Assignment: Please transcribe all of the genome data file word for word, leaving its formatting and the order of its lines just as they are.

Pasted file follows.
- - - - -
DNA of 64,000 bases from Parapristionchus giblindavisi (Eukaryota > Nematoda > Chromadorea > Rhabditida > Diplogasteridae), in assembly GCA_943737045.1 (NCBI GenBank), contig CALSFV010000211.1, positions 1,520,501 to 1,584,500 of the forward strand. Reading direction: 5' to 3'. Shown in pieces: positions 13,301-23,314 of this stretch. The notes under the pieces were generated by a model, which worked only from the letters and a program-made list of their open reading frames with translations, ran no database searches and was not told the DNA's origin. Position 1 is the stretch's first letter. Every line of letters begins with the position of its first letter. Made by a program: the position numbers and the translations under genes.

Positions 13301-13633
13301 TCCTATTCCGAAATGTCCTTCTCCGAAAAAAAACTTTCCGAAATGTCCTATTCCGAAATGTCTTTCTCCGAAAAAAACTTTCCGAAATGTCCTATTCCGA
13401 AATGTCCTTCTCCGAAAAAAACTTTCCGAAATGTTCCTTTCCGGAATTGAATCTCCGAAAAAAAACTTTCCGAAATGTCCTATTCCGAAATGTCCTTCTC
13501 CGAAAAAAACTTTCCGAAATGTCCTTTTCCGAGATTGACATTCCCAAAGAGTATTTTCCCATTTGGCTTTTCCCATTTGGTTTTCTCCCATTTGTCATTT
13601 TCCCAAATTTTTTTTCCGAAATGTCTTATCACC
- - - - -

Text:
DNA of 64,000 bases from Parapristionchus giblindavisi (Eukaryota > Nematoda > Chromadorea > Rhabditida > Diplogasteridae), in assembly GCA_943737045.1 (NCBI GenBank), contig CALSFV010000211.1, positions 1,520,501 to 1,584,500 of the forward strand. Reading direction: 5' to 3'. Shown in pieces: positions 13,301-23,314 of this stretch. The notes under the pieces were generated by a model, which worked only from the letters and a program-made list of their open reading frames with translations, ran no database searches and was not told the DNA's origin. Position 1 is the stretch's first letter. Every line of letters begins with the position of its first letter. Made by a program: the position numbers and the translations under genes.

Positions 13301-13633
13301 TCCTATTCCGAAATGTCCTTCTCCGAAAAAAAACTTTCCGAAATGTCCTATTCCGAAATGTCTTTCTCCGAAAAAAACTTTCCGAAATGTCCTATTCCGA
13401 AATGTCCTTCTCCGAAAAAAACTTTCCGAAATGTTCCTTTCCGGAATTGAATCTCCGAAAAAAAACTTTCCGAAATGTCCTATTCCGAAATGTCCTTCTC
13501 CGAAAAAAACTTTCCGAAATGTCCTTTTCCGAGATTGACATTCCCAAAGAGTATTTTCCCATTTGGCTTTTCCCATTTGGTTTTCTCCCATTTGTCATTT
13601 TCCCAAATTTTTTTTCCGAAATGTCTTATCACC